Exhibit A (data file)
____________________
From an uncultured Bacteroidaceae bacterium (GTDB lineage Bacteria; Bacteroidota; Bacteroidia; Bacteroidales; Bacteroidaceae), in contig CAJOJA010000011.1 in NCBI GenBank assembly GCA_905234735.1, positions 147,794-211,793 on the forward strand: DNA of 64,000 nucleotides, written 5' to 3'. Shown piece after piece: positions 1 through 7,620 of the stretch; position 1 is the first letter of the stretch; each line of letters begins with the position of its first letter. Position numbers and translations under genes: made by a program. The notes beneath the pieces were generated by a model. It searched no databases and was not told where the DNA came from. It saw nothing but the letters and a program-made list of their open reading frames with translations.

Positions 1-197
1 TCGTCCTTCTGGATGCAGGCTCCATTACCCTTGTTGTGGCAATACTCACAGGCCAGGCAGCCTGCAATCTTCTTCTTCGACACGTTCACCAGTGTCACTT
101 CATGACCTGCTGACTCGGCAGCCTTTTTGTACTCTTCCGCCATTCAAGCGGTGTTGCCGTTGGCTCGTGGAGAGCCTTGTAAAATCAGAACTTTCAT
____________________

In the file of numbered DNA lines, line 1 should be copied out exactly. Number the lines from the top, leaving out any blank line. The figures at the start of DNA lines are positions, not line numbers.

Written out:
From an uncultured Bacteroidaceae bacterium (GTDB lineage Bacteria; Bacteroidota; Bacteroidia; Bacteroidales; Bacteroidaceae), in contig CAJOJA010000011.1 in NCBI GenBank assembly GCA_905234735.1, positions 147,794-211,793 on the forward strand: DNA of 64,000 nucleotides, written 5' to 3'. Shown piece after piece: positions 1 through 7,620 of the stretch; position 1 is the first letter of the stretch; each line of letters begins with the position of its first letter. Position numbers and translations under genes: made by a program. The notes beneath the pieces were generated by a model. It searched no databases and was not told where the DNA came from. It saw nothing but the letters and a program-made list of their open reading frames with translations.